Desertions, allegations of looting and theft, and the videotaped beating of a retired teacher have contributed to a growing sense that the New Orleans Police Department is reverting to its dirty-cop past at the very moment the city is desperately trying to persuade residents to come back to the Big Easy.
No hard evidence exists of a rise in police misconduct since Hurricane Katrina hit on Aug. 29.
But the American Civil Liberties Union of Louisiana said it is investigating at least 10 brutality complaints filed in the past month or so. And stories are making the rounds at Uptown coffee houses and French Quarter bars of overbearing cops abusing their power, of a force seemingly out of control.
“There’s a credibility issue that is manifesting itself in New Orleans,” said Rafael Goyeneche of the Metropolitan Crime Commission of Greater New Orleans, a police watchdog group. “Part of that is the disconnect the public feels with the police department. The reputation of corruption lingers and the new problems compound it.”
Since the storm, the videotaped beating by police of Robert Davis, 64, and the roughing up an Associated Press TV producer in the French Quarter have focused new attention on the department. Police said Davis was drunk and combative; Davis denied he was drinking and said he put up no resistance. The Justice Department is investigating.
Also, 12 New Orleans officers are suspected of looting or condoning looting at a Wal-Mart in Katrina’s aftermath. Authorities are investigating allegations that police took more than 200 cars, including 41 new Cadillacs, from a dealership as the storm closed in. And nearly 250 officers on the 1,450-member force are under investigation for leaving their posts during the storm.
“People are right on the edge because they think police are hired to protect them, but that’s not what seems to be happening,” said John Penny, who teaches criminal justice at Southern University at New Orleans. “I think there’s a high feeling of anxiety in the community.”
‘They pulled their guns out’
Josh Clark, who works for a monthly entertainment publication, admitted he and his girlfriend were out past curfew two weeks after Katrina. Still, he said, the police reaction seemed extreme.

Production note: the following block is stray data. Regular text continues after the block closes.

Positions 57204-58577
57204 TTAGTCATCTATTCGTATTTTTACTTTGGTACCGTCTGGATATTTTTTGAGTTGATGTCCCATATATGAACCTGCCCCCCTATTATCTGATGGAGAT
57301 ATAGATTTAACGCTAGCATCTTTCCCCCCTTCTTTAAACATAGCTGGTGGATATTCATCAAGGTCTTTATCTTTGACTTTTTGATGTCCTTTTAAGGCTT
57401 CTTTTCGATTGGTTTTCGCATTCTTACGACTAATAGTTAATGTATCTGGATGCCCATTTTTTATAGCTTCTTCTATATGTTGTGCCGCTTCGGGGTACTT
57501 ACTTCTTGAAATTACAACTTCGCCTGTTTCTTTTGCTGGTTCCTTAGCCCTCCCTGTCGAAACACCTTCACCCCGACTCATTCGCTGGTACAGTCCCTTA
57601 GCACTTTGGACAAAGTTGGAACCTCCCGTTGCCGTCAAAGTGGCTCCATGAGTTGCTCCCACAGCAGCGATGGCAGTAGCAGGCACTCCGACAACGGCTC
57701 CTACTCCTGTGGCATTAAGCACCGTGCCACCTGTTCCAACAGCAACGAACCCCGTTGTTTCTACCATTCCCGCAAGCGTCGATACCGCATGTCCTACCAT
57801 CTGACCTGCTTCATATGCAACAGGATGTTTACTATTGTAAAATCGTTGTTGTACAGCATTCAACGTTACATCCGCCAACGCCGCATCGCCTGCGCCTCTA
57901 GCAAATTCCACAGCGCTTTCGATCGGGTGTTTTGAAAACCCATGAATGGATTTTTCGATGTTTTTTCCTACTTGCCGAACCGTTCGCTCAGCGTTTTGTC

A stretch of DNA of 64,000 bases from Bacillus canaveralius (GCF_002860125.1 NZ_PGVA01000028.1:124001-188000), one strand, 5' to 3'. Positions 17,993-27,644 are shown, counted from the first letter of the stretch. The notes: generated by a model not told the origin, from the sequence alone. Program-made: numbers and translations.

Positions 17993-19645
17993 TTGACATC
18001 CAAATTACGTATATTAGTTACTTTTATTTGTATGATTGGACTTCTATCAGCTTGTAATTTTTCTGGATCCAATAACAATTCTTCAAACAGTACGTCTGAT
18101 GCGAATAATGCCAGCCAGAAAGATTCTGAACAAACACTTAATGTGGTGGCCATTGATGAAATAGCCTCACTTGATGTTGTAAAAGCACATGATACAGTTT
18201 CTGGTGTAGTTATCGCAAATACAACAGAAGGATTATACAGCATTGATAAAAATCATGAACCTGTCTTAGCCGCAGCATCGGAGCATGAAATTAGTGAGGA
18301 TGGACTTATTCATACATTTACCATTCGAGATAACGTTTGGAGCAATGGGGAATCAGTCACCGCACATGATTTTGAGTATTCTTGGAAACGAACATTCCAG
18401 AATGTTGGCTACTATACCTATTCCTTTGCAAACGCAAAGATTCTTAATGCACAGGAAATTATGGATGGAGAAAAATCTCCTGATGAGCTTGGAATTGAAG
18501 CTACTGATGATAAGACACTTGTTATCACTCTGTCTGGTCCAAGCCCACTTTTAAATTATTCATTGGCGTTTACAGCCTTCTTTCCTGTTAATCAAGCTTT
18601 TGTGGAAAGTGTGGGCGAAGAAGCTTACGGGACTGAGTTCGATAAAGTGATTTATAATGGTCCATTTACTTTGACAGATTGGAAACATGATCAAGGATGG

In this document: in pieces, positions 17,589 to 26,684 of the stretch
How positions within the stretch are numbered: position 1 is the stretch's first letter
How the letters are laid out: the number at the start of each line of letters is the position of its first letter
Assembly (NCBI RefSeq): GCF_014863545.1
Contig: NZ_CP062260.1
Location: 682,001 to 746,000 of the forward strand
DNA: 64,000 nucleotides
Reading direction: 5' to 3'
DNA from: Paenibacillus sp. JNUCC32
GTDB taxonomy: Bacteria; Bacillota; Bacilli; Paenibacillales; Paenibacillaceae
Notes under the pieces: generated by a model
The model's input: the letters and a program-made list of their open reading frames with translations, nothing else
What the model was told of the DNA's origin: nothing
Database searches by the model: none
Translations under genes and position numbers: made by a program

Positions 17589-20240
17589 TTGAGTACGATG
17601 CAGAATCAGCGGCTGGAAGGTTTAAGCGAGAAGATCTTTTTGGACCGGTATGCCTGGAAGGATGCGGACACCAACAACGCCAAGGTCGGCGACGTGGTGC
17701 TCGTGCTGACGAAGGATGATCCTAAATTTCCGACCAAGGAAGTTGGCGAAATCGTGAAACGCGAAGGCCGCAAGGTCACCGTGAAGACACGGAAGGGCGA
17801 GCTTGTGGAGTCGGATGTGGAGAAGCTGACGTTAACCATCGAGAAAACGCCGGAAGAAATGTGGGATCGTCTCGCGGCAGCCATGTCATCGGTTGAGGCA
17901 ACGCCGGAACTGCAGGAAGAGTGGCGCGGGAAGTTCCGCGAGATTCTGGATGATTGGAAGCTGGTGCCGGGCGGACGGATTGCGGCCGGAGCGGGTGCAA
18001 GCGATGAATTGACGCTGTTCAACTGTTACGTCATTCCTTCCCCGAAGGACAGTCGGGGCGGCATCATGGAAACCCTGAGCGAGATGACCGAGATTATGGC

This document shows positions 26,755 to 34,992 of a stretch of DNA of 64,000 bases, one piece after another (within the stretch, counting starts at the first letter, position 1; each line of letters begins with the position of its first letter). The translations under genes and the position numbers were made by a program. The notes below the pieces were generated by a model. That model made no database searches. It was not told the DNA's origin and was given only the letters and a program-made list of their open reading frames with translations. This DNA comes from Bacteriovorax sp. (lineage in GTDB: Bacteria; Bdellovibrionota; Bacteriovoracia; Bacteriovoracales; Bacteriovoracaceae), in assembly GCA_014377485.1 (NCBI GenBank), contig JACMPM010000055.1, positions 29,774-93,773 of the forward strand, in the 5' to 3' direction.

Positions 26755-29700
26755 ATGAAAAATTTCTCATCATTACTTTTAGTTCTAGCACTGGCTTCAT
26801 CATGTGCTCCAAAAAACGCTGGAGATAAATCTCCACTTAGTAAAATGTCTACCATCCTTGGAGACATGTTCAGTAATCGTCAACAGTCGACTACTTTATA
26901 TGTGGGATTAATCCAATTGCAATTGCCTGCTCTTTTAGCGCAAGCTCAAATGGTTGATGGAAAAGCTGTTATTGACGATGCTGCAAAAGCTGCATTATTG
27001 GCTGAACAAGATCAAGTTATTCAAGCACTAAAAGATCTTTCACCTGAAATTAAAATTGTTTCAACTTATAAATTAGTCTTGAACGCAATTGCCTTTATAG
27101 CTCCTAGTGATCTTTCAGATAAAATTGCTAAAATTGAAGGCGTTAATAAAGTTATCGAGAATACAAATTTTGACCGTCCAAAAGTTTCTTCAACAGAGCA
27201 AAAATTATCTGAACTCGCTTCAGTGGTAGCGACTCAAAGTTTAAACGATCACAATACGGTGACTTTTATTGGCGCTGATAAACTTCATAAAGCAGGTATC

“They pulled their guns out and pointed them at us,” Clark said. “They wouldn’t listen to anything.”
Clark said he was finally able to show his press pass to one of the officers. He said that when the policeman learned he worked for a publication whose editor was a friend, Clark and his girlfriend were allowed to leave.
“If they know you, they’ll do anything for you,” Clark said. “If they don’t, you’re in deep doo-doo.”
Police spokesman Marlon Defillo denied the department is slipping back into its old habits, saying discipline is being maintained. He said the department has launched four formal investigations post-Katrina into police wrongdoing.
Asked about the notion that the department is out of control, Mayor Ray Nagin said Wednesday: “We’re going to have to deal with this perception as we’re going forward.”
He acknowledged the department “is a little battered and torn right now” and said all officers had gone through physical and psychological evaluations since the storm. He also noted that two officers had committed suicide.
“They have gone through hell and back,” he said.
But Nagin added: “We’re going to try to deal with this as best we can. We are going to infuse the police department with new blood. We’re going to build one of the best departments in the country. That’s all we can do.”
A long history
The department’s reputation for corruption and brutality goes back generations, but it was solidified in the 1990s when police were arrested for crimes ranging from shoplifting and bribery to bank robbery, drug dealing, rape and murder. Two officers from that period are on death row, one for having a woman killed after she filed a complaint against him.
Former Police Superintendent Richard Pennington, now Atlanta’s chief, is widely credited with cleaning up the department, purging it of scores of bad cops and establishing procedures for investigating complaints. Critics say many of those reforms have fallen into disuse.
“We’re back in denial,” said civil rights attorney Mary Howell. “If people are saying there isn’t a problem, that’s part of the problem.”
Since Katrina, there has been widespread suspicion among police watchdog groups that the misconduct reflects the unprecedented stresses and demands put on officers by the hurricane, which wiped out many cops’ homes and scattered their families.
Concerns even before Katrina
But even before the hurricane, the City Council was concerned enough about misconduct that it planned to hold a hearing on the subject. Katrina forced its cancellation.
It is impossible to say how big the problem is because there has been so much chaos since the storm hit. Floodwaters wiped out some police records, and independent agencies that take complaints have only recently re-established telephone service.
Warren Riley, who took over as superintendent last month, does seem determined to restore public confidence in the department, said Goyeneche, who met with Riley this week.
That will be difficult, said Ed White, spokesman for Louisiana Victims and Citizens Against Crime. “We’re asking people to return to this city and rebuild it and their lives,” White said. “If people don’t have confidence in the police doing their jobs, why would they do that?”
Penny said decisive action is needed to prove to returning residents they will be protected by police, not terrorized by them. “We have to have that administrative, managerial cleansing so people will gain confidence to be in a city that’s being protected,” he said.